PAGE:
• Wide Range Achievement Test – 4 (WRAT-4)  

    4.  A test used to measure processing ability, including scores and subtest scores.  

        a.  Acceptable processing tests:  

            1.   Detroit Tests of Learning Aptitude – Adult 

            2.   Woodcock-Johnson IV Tests of Cognitive Abilities  

    5.  Clinical summary  

ADHD Guidelines  

    1.  A comprehensive assessment from a qualified professional should include the following:  

    2.  A test used to measure intellectual ability, including scores and subtest scores  

        a.  Acceptable IQ tests:  

  • Kaufman Adolescent and Adult Intelligence Test  

  • Stanford Binet 4th Edition, Wechsler Adult Intelligence Scale – IV (WAIS-IV) 

  • Woodcock-Johnson IV General Intellectual Ability (GIA)  

  • Test of Non-verbal Intelligence – (TONI-4).  

        b.  Not acceptable IQ tests:   

  • The Slosson Intelligence Test - Revised  

  • Wechsler Abbreviated Scale of Intelligence (WASI)   

  • Kaufman Brief Intelligence Test (K-BIT-2)  

*The above are primarily screening devices which are not comprehensive enough to provide the kinds of information necessary to make accommodation(s) decisions.  

    3.  A test used to measure academic achievement, including scores and subtest scores.  

        a.  Acceptable achievement tests:  

  • Nelson-Denny Reading Test  

  • Scholastic Abilities Test for Adults (SATA)  

  • Wechsler Individual Achievement Test – II (WIAT-II)  

  • Woodcock-Johnson IV Tests of Achievement  

  • Woodcock Reading Mastery Tests – Revised, Test of Written Language – 4 (TOWL-4)  

  • Stanford Diagnostic Mathematics Test.  

        b.  Not acceptable:  

  • Wide Range Achievement Test – 4 (WRAT-4).  

 

    4.  A test used to measure processing ability, including scores and subtest scores.  

        b.  Acceptable processing tests:  

  • Detroit Tests of Learning Aptitude – Adult  

  • Woodcock-Johnson IV Tests of Cognitive Abilities  

    5.  Clinical Summary Might also include one or more of the following checklists:  

  • Clinical Assessment of Attention Deficit Adult (CAT-A)  

  • Barkley Home and School Situations Questionnaires and Barkley Adult ADHD Rating Scale-IV (BAARS-IV)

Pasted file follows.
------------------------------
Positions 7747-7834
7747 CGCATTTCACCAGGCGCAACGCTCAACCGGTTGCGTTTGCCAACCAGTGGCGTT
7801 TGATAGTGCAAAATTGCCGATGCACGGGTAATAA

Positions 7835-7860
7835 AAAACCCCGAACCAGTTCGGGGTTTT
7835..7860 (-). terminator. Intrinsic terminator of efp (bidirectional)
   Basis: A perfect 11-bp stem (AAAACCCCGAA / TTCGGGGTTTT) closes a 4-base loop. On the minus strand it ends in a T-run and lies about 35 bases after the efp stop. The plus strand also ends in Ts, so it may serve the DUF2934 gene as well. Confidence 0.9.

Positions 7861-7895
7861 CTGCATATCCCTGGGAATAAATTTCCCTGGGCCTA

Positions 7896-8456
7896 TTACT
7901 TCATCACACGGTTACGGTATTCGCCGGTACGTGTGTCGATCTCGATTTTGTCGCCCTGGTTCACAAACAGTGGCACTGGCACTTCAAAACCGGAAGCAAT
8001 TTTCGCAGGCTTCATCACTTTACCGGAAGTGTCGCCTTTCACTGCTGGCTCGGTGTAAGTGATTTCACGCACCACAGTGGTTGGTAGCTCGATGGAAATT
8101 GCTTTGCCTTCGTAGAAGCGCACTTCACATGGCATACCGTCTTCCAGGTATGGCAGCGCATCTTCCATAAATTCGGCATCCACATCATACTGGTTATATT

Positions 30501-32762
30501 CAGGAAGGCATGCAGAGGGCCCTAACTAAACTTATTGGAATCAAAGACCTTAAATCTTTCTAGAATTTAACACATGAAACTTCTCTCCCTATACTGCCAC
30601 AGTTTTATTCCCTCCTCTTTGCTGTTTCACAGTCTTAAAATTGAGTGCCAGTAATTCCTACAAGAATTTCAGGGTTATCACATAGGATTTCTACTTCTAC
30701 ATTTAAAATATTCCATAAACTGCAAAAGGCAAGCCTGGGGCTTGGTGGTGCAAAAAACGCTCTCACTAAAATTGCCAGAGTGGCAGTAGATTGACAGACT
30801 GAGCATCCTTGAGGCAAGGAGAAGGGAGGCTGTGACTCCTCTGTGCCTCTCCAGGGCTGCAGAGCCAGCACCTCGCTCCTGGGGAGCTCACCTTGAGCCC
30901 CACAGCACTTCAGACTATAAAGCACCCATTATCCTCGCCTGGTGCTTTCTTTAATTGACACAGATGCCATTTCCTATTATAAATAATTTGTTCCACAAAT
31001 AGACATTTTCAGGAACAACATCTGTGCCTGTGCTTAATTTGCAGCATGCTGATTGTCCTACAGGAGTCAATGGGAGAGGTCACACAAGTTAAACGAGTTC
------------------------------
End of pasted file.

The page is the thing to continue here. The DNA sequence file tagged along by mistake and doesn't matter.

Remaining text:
• Vanderbilt Assessment Scales  

  • AHRQ Technical Review: Diagnosis of ADHD  

  • Conners Rating Scales   

 

Tests of Intellectual/Cognitive Functioning (this may be because of a learning disability, concussion or other mental or physical health impairment). This specifically relates to students reporting memory issues, cognitive “fuzziness” or brain fog, etc.  

 

    1.  A test used to measure intellectual ability, including scores and subtest scores  

        a.  Acceptable IQ tests:  

  • Kaufman Adolescent and Adult Intelligence Test  

  • Stanford Binet 4th Edition  

  • Wechsler Adult Intelligence Scale – IV (WAIS-IV)  

  • Woodcock-Johnson IV General Intellectual Ability (GIA)  

  • Test of Non-verbal Intelligence – (TONI-4)  

        b.  Not acceptable IQ tests:   

  • The Slosson Intelligence Test - Revised,  

  • Wechsler Abbreviated Scale of Intelligence (WASI) and the  

  • Kaufman Brief Intelligence Test (K-BIT-2) 

*The above are primarily screening devices which are not comprehensive enough to provide the kinds of information necessary to make accommodation(s) decisions.  

    2.  A test used to measure academic achievement, including scores and subtest scores.  

        a.  Acceptable achievement tests: Nelson-Denny Reading Test  

  • Scholastic Abilities Test for Adults (SATA)  

  • Wechsler Individual Achievement Test – II (WIAT-II)  

  • Woodcock-Johnson IV Tests of Achievement  

  • Woodcock Reading Mastery Tests – Revised  

  • Test of Written Language – 4 (TOWL-4)  

  • Stanford Diagnostic Mathematics Test  

        b.  Not acceptable:  

  • Wide Range Achievement Test – 4 (WRAT-4)  

    3.  Attention, Memory, Learning  

  • Brown Attention Deficit Disorder Scale  

  • California Verbal Learning Test (CVLT-II)  

  • Conners’ Adult ADHD Rating Scale – Self Report  

  • Conners’ Continuous Performance Test-III (CPT-III)  

  • Detroit Test of Adult Learning Aptitude (DTLA-A) 

  • Detroit Test of Learning Aptitude -4 (DLTA-4)  

  • Halstead-Reitan Neuropsychological Test Battery  

  • Integrated Visual and Auditory Continuous Performance Test (IVA+Plus)  

  • Test of Variable Attention (TOVA)  

  • WAIS IV Working Memory Index (WMS)  

  • Wide Range Assessment of Memory and Learning - Second Edition (WRAML-2)  

  • Wechsler Memory Scales IV  

  • Wender Utah Rating Scale (for ADHD)  

    4.   Executive Functioning  

  • D-KEFS  

  • Stroop Color and Word Test  

  • Trail Making Test Parts A and B  

  • Wisconsin Card Sorting Test  

    5.   Visual - Perceptual – Motor  

  • Bender Visual Motor Gestalt Test  

  • Brief Visual-Spatial Memory Test  

  • Finger Tapping Test  

  • Grooved Pegboard Test  

  • Purdue Pegboard Test  

  • Rey-Osterrieth Complex Figure Drawing Test  

      6.  Language Skills  

  • Boston Naming Test  

  • Comprehensive Test of Phonological Processing (CTOPP)  

  • Peabody Picture Vocabulary Test-III (PPVT- III)  

  • Test of Adolescent and Adult Language (TOAL-4)  

Given that the differential diagnosis of LD/ADHD often involves considering other co-occurring or co- morbid conditions, there is a wide variety of other tests or measures that may be appropriate to include in a diagnostic report. A brief list of representative measures is listed below:  

    7.  Miscellaneous Others:  

  • Beck Depression Inventory - Second Edition (BDI-II)  

  • Beck Anxiety Inventory  

  • MMPI -2  

  • Personality Assessment Inventory (PAI)  

  • Revised Test Anxiety Scale  

  • Test of Memory Malingering (TOMM)  

 

Updated 9/2021